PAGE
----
A design created by a teenager from Ponoka, Alta was selected for the 2022 Orange Shirt Day design.
Design by Grade 11 student Geraldine Catalbas is in remembrance of the children who lost their lives in residential schools, acknowledging the impact of their deaths, the survivors’ triumph through the actions of the past and making up for the mistakes made , noted the Orange Shirt Society Day and Tolko Industries Ltd. in a joint press release on Friday, February 25.
Orange Shirt Day founder Phyllis Webstad told the Tribune that she contacted Geraldine last week to let her know her design had been chosen.
“I love shoes in design,” Webstad said. “They represent children. The shoelaces spelling out “every child matters” are there and the eagle in the design is good because it represents our native culture. »
Webstad noted that when she sees an eagle and it spreads its wings, it’s like a blessing or prayer and protection.
“That’s what I see in the design – the eagle flying over all the children still in residential schools across Canada who are wanted right now.
Webstad recalled that once the first Orange Shirt Day was held in 2013, people were asking about the shirts.
“One year I asked a person from the United States if I could use his design and sold it through a shirt site. I sold 50 shirts and was so tickled,” a- she said with a laugh. “Every year people would ask what this year’s design was, so we answered their questions.”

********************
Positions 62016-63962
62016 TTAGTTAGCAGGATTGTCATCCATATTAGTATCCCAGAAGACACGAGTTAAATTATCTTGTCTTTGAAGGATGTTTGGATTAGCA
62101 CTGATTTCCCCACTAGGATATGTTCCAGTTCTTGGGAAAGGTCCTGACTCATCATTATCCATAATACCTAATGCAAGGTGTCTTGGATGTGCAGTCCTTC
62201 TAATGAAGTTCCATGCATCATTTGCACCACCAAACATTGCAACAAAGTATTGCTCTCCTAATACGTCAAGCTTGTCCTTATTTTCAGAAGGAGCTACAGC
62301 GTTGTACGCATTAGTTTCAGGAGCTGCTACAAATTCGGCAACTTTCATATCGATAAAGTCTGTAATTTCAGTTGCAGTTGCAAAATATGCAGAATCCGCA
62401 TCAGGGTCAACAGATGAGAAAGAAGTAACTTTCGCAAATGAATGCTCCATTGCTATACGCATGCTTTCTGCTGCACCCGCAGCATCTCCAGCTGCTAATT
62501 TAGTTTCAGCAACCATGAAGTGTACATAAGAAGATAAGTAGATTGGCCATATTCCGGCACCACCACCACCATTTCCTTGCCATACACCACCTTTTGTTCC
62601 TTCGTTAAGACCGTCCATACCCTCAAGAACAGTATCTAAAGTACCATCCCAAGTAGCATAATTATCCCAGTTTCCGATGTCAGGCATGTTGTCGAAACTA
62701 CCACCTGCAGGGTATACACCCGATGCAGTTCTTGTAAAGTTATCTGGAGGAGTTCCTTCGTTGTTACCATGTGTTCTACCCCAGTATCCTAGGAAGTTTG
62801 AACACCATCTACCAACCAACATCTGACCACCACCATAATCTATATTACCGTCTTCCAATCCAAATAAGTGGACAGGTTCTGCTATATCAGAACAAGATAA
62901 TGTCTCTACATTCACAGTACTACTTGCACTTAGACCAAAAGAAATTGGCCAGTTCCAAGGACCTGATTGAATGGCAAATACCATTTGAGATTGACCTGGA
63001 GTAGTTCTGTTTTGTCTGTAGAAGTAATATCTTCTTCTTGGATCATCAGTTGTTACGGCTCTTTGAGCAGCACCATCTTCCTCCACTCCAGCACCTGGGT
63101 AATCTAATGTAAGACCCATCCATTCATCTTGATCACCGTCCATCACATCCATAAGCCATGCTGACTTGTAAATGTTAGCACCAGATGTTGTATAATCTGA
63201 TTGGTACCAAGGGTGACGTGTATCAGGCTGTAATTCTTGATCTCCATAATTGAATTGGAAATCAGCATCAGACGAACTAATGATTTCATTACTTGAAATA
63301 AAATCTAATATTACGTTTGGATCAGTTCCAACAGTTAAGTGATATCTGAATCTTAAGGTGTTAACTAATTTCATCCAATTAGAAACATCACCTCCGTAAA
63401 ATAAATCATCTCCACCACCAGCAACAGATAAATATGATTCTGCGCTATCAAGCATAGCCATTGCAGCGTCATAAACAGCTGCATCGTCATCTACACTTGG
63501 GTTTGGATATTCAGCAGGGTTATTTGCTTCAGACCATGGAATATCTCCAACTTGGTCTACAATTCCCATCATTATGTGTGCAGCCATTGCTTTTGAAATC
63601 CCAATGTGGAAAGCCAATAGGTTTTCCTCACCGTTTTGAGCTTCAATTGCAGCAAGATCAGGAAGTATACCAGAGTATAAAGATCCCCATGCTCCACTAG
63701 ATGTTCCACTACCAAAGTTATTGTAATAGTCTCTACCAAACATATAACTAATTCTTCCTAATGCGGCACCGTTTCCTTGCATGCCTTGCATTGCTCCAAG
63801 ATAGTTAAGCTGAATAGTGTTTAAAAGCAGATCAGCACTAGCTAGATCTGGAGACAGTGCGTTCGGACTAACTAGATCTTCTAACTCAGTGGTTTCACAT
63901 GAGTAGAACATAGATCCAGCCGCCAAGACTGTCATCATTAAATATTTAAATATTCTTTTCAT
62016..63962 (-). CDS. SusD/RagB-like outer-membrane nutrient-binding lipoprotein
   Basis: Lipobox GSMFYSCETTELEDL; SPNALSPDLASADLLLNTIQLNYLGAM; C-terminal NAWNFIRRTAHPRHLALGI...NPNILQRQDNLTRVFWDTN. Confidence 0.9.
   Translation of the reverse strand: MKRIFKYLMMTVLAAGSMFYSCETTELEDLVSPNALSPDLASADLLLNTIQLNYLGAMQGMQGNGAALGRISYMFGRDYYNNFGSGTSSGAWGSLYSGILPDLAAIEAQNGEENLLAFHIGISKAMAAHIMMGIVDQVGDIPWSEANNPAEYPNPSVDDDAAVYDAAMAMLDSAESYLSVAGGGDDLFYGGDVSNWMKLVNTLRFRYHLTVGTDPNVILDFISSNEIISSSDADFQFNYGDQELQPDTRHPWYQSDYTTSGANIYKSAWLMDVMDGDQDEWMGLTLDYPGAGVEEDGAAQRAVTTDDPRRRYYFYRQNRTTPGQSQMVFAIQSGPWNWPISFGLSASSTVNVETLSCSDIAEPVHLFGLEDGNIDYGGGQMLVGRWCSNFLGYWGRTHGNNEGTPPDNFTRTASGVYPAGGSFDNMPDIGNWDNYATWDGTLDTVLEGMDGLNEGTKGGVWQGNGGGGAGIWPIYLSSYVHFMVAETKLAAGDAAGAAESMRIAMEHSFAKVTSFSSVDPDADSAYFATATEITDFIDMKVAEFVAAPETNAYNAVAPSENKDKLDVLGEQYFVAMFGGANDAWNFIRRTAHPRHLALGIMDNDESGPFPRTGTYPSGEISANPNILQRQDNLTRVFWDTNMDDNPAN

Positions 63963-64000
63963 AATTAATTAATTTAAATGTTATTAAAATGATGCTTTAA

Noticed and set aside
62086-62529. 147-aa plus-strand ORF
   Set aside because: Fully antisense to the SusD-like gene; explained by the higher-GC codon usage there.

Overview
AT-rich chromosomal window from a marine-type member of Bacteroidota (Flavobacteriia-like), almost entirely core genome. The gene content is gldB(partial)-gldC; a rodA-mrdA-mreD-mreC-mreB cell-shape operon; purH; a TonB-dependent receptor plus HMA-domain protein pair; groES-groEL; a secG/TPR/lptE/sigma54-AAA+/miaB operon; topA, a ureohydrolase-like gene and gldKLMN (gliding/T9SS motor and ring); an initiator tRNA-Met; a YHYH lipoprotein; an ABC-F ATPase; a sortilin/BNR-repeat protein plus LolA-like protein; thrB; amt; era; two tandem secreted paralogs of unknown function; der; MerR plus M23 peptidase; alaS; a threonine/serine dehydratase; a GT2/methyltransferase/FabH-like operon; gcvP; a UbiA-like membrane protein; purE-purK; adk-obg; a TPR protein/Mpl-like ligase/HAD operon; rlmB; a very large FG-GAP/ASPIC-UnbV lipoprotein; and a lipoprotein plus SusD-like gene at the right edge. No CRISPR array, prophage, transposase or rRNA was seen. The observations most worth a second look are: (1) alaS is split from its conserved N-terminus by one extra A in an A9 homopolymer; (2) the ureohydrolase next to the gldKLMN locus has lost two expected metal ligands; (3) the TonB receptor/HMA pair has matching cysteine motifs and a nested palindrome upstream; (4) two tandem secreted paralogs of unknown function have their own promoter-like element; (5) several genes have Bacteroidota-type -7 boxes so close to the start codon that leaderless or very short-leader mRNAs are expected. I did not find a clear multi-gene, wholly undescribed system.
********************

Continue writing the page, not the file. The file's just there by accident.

This is the second time the society has held a contest for K-12 students from across Canada to submit a design.
For her award, Geraldine will receive $200 and covered expenses to travel with a caregiver to meet with Webstad on Orange Shirt Day 2022, in Niagara Falls, Ont. provided it is deemed safe due to COVID restrictions.
Tolko is paying the student for the design and travel expenses, Webstad said.
Melissa Lundy, program manager for the Orange Shirt Day Society, said it’s not just about wearing an orange shirt and the society also encourages Canadians to think about where they buy their shirt or their merchandise before buying.
“We encourage you to ask where the money is going, how much is donated, and how much is profiting from each item sold,” Lundy said.
Going forward, the company will protect designs owned by the company, which includes this 2022 design. If anyone would like to use this design anyway, please email Lundy at [email protected]
First Nations Residential SchoolsWilliams Lake